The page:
It's also easy to map conceptually: T = 0 represents the infinite-velocity straight line ray from source to target. Greater values of T represent increasingly tall (and indirect) arcs.

So, defining our knowns & unknownns:

Unknown
T = the time of impact on our target, measured in seconds after launch
launchVelocity = the initial velocity of the projectile (vector)

Known
launchPosition = the initial position of the projectile (vector)
targetPosition = the position of the target at the time of firing (vector)
deltaP = targetPosition - launchPosition = the net travel of the projectile (vector)
acceleration = the net acceleration (due to gravity, wind, etc) (vector)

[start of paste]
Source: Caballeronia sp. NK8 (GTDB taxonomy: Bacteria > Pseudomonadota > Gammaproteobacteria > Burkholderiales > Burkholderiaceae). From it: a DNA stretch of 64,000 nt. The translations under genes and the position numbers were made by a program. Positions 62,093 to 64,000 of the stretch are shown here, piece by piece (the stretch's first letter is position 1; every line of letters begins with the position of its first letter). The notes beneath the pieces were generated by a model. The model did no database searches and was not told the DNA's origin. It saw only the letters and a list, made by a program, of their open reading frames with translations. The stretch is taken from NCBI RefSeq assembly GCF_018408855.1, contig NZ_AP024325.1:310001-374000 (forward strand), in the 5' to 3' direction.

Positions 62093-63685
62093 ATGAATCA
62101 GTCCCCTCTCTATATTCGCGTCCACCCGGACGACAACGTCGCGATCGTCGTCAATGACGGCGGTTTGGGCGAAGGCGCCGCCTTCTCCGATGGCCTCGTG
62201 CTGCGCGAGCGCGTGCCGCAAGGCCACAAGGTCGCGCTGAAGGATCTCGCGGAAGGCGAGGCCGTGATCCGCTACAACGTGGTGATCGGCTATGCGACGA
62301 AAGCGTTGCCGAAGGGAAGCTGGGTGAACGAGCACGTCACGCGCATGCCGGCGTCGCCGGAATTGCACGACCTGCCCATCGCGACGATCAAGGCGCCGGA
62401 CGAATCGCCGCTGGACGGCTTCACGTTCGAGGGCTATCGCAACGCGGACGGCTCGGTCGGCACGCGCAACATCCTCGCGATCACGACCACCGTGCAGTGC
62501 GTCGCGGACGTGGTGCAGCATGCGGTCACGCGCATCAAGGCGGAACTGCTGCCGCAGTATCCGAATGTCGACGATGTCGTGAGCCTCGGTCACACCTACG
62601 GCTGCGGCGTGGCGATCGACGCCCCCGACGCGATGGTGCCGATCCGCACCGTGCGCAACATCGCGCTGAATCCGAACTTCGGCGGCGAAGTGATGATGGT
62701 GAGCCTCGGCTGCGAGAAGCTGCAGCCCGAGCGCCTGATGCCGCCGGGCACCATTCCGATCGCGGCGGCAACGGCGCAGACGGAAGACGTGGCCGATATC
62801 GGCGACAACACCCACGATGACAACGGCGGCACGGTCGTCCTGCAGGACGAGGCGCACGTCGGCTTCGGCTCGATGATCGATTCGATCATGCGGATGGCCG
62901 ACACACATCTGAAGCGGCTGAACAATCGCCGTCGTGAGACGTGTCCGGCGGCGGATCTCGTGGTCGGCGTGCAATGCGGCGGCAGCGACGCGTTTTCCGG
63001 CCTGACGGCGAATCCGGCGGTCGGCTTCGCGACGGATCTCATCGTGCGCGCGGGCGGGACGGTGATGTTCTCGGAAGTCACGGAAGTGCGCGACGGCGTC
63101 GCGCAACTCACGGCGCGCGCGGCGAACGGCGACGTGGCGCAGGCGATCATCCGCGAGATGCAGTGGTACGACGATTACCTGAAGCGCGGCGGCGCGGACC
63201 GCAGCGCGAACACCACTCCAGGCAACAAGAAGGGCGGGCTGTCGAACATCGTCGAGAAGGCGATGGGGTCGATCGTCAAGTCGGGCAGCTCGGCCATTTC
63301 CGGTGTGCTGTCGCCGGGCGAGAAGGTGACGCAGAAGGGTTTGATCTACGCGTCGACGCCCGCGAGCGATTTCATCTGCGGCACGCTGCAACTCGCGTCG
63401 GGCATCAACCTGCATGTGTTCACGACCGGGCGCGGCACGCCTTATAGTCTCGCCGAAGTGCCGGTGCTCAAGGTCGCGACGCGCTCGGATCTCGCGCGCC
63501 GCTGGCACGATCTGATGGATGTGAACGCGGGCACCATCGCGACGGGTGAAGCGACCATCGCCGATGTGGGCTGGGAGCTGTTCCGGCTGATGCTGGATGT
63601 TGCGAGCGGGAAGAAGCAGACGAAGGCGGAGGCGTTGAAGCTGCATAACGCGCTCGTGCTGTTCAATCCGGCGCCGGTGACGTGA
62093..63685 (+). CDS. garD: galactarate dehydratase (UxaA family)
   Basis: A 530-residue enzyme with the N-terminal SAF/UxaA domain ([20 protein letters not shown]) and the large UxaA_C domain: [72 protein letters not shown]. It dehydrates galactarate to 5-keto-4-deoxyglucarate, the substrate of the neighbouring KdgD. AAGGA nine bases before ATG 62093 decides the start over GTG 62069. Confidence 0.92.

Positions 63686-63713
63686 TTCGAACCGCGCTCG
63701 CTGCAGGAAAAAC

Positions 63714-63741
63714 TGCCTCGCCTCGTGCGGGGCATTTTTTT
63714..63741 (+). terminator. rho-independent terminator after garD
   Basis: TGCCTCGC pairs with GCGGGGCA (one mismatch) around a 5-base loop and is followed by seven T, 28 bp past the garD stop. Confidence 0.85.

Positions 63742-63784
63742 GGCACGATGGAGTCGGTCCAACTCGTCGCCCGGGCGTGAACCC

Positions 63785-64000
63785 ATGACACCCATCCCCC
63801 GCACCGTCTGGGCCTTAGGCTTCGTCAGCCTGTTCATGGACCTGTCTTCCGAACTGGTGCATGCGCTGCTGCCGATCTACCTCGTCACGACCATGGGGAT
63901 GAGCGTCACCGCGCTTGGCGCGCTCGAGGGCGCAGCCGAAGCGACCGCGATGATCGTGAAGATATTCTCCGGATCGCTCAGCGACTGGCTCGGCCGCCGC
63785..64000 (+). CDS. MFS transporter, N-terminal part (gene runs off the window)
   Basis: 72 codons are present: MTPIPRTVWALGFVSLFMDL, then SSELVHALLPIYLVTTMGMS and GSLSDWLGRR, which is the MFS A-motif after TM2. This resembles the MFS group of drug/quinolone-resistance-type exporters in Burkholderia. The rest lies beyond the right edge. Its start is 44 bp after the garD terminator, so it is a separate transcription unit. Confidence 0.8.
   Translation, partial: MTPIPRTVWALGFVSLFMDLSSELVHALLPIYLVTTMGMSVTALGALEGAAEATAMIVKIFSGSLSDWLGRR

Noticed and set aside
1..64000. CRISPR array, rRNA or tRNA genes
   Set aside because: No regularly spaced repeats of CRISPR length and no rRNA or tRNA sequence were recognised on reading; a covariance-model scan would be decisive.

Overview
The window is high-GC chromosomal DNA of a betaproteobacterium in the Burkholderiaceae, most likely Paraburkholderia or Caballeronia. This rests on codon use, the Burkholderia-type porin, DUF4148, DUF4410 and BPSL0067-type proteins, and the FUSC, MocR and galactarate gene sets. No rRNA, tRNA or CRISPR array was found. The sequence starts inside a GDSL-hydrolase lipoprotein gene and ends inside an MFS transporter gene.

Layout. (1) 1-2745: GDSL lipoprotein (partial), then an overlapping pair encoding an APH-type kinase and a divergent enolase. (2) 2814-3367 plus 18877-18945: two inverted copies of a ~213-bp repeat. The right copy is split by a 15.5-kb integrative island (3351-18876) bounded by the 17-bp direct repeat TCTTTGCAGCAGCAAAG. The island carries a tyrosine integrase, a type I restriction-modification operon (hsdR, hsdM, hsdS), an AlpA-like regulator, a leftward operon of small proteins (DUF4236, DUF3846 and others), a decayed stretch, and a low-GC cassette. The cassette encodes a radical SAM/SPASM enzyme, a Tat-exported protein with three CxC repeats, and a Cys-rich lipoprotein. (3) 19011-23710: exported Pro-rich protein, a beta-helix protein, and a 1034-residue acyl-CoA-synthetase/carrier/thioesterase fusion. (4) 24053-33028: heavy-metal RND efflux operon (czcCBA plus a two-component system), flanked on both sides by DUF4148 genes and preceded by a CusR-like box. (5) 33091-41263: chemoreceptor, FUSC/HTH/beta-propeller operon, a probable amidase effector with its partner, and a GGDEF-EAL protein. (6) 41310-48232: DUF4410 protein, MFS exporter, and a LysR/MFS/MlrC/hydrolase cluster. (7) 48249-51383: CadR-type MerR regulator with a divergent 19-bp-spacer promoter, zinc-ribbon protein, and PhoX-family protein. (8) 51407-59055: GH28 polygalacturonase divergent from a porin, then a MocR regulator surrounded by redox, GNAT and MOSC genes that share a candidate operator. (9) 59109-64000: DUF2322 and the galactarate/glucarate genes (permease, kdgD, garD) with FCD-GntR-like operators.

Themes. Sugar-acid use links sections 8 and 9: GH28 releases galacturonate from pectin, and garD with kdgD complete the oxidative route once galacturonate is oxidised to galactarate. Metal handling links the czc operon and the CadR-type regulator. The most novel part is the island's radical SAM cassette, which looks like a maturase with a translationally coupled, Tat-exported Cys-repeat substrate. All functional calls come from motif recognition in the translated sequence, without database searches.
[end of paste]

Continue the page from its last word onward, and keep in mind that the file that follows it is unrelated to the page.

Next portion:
hMax = the ceiling height, we want to keep our projectile lower than this
deltaH = hMax - launchPosition.y = the headroom we have above our firing spot


Next we'll want to establish the range of our parameter T to search through:

Your minimum T is the shortest/most direct flight possible:

float b1 = dot(deltaP, acceleration) + vMax*vMax;
float discriminant = b1*b1 - dot(a, a) * dot(deltaP, deltaP);
float T_min = sqrt((b1 - sqrt(discriminant)) * 2 / dot(acceleration, acceleration));


If discriminant < 0, that means the target is out of range and you can skip out early: no trajectory within our allowable speed can reach it.

Your maximum T is the least direct flight possible, shooting way up at maximum speed, so that the projectile eventually falls onto the target

// Limit due to launch power
float T_max = sqrt((b1 + sqrt(discriminant)) * 2 / dot(acceleration, acceleration));